The foresight that saved Pokémon Go

August 9, 2016

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What you can learn from Pokémon Go: Be prepared for massive success so you can scale to match customer demand.

John Hanke, creator of Pokémon Go, is a technology veteran who is no stranger to the startup world. He launched three gaming companies before landing at Google through an acquisition. So, it’s not a fluke that the overnight rise of Pokémon Go is nothing short of spectacular. Within a week of the game’s launch, over 10% of Android users had installed it and 6% of the user base was active. Moreover, the daily usage average of 43 minutes exceeds the more popular messaging apps.

That growth is unheard of and with it comes challenges in scaling up to match demand. But, Hanke must have anticipated the game’s unprecedented popularity. At least he was hopeful because he baked in a plan before the game’s launch to scale the game to accommodate record-high usage rates.

Even though Niantic, the company behind Pokémon Go, leverages Google’s cloud capabilities, the massive scale of its user base (>20M DAU) experiencing hyper growth of 4-5M users daily can be taxing. The company’s primary provider and investor struggled to keep pace with the sheer data volume and computational demands that the growth posed. Users were experiencing trouble logging in.

Given the rapid growth, Niantic had to pause its international rollout, but the suspension didn’t last long. It resulted in interim outages, and with avid users finding unofficial workarounds to play the game in locations where it was not available. There were news articles on the potential demise of the popularity given the short attention span of its users. Well before millions of users started scrambling to nab Pokémon characters, Hanke had to have designed the game to scale across servers beyond the incumbent cloud provider. When users started experiencing difficulty, Niantic was able to leverage a second cloud provider to correct the problem within 24 hours. Though there are users who may be disappointed by the bumpiness of the experience, the price of scaling up was capped through foresight and diligent planning.

With Hanke’s forward thinking, Niantic mitigated the impact of such issues on longer-term retention rates and engagement. Reliable, instant gratification is key to making a game go viral. Without Hanke planning to place the game on a backup cloud, Pokémon Go’s global growth would have been a No Go.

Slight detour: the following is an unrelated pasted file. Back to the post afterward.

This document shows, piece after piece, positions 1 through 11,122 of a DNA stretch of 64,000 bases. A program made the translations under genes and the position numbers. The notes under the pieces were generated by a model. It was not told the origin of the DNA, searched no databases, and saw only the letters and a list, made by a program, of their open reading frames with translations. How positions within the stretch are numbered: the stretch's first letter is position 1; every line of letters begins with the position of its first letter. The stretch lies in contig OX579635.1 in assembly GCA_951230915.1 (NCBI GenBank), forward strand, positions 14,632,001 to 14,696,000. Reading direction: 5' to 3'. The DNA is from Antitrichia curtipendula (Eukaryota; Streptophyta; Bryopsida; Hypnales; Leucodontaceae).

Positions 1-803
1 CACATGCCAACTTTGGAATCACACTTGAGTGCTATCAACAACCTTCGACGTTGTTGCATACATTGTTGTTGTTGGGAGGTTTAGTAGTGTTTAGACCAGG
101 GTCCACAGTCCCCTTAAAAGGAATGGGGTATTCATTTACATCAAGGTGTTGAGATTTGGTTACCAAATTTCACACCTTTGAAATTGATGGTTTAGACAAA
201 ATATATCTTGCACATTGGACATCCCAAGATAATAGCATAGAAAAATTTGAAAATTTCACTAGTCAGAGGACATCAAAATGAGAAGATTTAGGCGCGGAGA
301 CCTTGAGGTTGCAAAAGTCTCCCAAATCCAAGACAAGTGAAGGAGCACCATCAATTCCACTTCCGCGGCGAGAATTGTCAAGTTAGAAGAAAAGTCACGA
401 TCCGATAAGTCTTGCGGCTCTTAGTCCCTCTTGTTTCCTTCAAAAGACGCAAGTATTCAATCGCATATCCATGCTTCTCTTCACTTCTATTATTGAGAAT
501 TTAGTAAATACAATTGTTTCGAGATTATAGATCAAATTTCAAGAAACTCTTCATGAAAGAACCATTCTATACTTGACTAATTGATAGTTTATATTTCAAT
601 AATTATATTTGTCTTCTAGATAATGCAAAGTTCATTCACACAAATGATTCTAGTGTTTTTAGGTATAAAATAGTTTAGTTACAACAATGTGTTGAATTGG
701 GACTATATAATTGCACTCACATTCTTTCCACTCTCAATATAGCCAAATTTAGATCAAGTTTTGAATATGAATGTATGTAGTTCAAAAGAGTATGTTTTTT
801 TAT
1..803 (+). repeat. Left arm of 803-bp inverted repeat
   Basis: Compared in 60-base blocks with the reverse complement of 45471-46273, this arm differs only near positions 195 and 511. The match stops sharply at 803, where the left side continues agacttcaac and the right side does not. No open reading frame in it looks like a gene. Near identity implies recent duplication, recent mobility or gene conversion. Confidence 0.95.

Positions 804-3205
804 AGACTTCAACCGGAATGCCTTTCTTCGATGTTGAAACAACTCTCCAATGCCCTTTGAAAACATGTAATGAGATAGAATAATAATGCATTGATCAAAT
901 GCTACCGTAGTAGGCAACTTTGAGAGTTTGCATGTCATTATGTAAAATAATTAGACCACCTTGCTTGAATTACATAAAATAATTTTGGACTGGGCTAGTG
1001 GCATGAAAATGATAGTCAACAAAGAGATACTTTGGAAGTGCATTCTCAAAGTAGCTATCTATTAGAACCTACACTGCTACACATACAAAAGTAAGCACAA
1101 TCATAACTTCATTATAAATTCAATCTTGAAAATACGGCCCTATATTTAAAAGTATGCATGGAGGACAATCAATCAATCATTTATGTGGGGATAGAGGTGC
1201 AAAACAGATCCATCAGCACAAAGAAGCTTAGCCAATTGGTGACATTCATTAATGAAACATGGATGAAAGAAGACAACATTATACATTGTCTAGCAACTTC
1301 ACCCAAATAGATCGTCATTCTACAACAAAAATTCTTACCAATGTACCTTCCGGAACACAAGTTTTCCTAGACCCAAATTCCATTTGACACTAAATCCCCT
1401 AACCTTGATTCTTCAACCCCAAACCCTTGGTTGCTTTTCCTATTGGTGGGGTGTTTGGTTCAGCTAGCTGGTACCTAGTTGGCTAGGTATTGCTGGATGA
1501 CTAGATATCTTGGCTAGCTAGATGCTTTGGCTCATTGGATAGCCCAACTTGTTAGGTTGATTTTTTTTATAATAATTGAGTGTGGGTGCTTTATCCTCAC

In an ever-connected world, where user experience and engagement is essential to growth, organizations cannot take infrastructure and availability for granted. For large-scale deployments, some of the lessons include

  • Leverage cloud for business models where there is uncertainty around the uptake and thus demand
  • Use instrumentation on the end points (e.g., mobile app) to aid in the detection of anomalies and understanding end-user engagement. It providers early warning of issues and allows for mitigating actions to be taken
  • Have two or more cloud providers in case one of them has challenges scaling as fast as needed (admittedly this would be the case of massive user base and/or hyper growth on the scale of Pokemon Go)

The Pokémon Go game is operating at a level of capacity that most companies won’t ever see or need to plan for. But, cloud capacity issues will increasingly arise as companies grow more sophisticated in their use of more advanced technologies like augmented reality, virtual reality and the Internet of Things that require muscular data crunching power. The sky is not the limit when it comes to cloud computing. If you want to scale, you have to plan accordingly.

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Chris Curran

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